What is the theme for Salon 2023?

The Nature and Culture of San Francisco


To my Salon Participants:
San Francisco is city of great beauty, with a stunning natural setting, rich and diverse cultural history. The bay, the hills, the Pacific fog, the trees and wildlife make this a beautiful place.  It is a boom-and-bust town filled with art and architecture, scofflaws and innovators. The Gold Rush, the earthquakes, the fires, the famous, and the homeless.  Iconic bridges, world-changing innovation, celebrated counter culture.  
What is connecting all of this?  I don't have a word for it. 
Instead I will share images and aspects of the NAUTURE and CULTURE of San Francisco,  my beloved home city,  to inspire you!
Do your finest work. 
Bring your masterpiece to San Francisco. 
Golden Gate Bridge built 1937 Bridges Bridges are often symbols of connection, transition, communication, union.

Easily the most beautiful bridge in the world,the Golden Gate Bridge was completed in 1937 and is painted "International Orange" an iconic vermilion hue chosen to make it visible in the fog. Lesser known but so important to us is the Bay Bridge, built in 1936, painted silver,  connecting the city to the mainland through Treasure Island.

Bay Bridge built 1936

Is there a bridge near your home that inspires you?
The Bay Bridge with its light installation "Bay Lights"

The Fog 

Near the ocean, it is common to have mist coming over the city. San Francisco fog a big part of our lives. The fog may creep in gently at night and slowly fill the City. Or it may arrive with drama and wind. The fog is part of the landscape, the ecosystem, and the culture of San Francisco. 

Pier 7 of the Embarcadero on a beautiful summer day.

Monterey Cypress trees in Golden Gate Park - these trees may only survive along foggy coastal areas.
Fog covers the bay, photo by JJ Meeks

 Fun facts about Fog!


Hills! There are 42 hills in San Francisco, including Telegraph Hill, Nob Hill, Potrero Hill... This makes for a lot of steep streets and stairways, inspiring skateboarding, urban hiking, and great paintings!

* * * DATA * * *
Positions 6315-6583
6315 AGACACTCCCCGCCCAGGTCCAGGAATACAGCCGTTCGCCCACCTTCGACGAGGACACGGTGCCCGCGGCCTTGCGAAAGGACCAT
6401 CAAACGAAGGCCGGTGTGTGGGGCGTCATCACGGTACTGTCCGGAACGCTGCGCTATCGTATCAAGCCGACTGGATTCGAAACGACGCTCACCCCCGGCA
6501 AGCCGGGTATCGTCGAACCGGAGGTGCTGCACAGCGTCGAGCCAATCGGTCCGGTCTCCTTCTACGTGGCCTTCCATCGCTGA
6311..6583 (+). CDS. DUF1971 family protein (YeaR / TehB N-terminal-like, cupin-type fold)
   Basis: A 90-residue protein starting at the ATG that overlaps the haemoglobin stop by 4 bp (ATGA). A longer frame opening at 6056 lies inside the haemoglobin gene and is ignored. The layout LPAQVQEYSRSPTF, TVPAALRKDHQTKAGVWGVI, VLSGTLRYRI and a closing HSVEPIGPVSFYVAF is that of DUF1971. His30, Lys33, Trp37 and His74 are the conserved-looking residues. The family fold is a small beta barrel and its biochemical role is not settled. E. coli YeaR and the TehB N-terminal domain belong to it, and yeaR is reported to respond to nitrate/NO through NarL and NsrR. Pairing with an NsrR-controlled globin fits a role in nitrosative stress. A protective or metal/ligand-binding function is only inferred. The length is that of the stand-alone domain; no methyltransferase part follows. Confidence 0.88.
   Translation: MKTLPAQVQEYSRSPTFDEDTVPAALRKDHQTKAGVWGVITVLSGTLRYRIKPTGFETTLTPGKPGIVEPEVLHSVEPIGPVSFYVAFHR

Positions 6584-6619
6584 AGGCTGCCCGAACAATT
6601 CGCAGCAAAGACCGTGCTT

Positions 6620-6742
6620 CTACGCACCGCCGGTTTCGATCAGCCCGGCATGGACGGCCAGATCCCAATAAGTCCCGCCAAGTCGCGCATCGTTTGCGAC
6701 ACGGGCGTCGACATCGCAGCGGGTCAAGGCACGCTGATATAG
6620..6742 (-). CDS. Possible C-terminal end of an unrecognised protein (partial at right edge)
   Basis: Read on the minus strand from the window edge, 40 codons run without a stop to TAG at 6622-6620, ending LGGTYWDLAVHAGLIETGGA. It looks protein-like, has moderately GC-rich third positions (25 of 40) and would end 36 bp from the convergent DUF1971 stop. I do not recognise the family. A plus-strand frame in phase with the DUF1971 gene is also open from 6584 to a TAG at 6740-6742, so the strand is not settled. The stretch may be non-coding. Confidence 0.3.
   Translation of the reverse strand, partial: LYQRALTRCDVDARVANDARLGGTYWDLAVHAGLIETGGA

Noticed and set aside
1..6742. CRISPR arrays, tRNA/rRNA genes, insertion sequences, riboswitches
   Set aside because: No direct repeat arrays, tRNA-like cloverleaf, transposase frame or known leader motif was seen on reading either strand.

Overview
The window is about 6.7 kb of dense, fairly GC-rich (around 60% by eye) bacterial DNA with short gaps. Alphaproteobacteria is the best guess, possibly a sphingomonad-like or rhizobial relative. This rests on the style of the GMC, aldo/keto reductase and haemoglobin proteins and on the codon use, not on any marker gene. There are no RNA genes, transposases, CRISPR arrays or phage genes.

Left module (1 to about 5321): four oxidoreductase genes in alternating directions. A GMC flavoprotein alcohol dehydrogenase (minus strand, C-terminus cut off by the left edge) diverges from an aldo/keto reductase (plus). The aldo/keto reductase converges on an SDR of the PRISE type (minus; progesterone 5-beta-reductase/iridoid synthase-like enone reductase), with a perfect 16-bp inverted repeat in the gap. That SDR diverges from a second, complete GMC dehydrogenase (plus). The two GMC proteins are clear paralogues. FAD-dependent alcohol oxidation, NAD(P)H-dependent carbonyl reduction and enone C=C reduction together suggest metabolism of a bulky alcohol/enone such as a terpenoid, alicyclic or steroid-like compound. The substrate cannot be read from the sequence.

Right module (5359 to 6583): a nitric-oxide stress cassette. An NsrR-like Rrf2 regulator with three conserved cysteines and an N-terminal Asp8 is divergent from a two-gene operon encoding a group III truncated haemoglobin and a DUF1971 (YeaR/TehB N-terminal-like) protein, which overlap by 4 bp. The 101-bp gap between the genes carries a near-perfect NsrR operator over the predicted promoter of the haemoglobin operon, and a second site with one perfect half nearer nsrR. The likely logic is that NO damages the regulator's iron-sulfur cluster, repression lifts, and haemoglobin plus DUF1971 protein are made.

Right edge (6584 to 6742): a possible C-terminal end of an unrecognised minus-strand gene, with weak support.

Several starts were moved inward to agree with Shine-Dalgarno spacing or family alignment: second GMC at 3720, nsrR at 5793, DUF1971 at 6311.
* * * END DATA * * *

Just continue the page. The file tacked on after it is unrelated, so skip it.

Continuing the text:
stairs cut into the sidewalk
California Street has a cable car to help you up the hill

San Francisco: 24th Street Intersection, Wayne Thiebaud, 1977

Victorian Architecture

San Francisco was fast-growing city in the 1860s-80s Thousands of houses were built quickly, using lumber from nearby forests filled with enormous Redwood trees. This wood was soft, and easy to mill and carve. The facades of these Victorian homes feature large amounts of applied ornament. Victorian interiors were painted with faux bois, and covered with spectacular patterns of wallpaper and stencils.
In the 1960's and 70's, when these houses were neglected and out of fashion, and many were being torn down, hippies moved into them and painted them in bright colors to celebrate their features, which led to the nickname for Victorian houses: "Painted Ladies".
Painted Ladies on Postcard Row

Haight Ashbury Four Seasons Victorians

A restored Victorian interior with faux bois woodwork and stenciled ornament by Larry Boyce


Starting in the 1950s, San Francisco became a center for free expression, attracting bohemians, artists, musicians, and writers to the city. Throughout the 60s, counter-culture was celebrated with music, color, free love, and anti-war protests. Rock bands and Hippies had transformed the Haight Ashbury neighborhood and the Summer of Love spread its message all over the world.
Bob Donlin, Neal Cassady, Ginsberg, Robert LaVinge and Ferlinghetti outside City Lights, San Francisco, California, 1956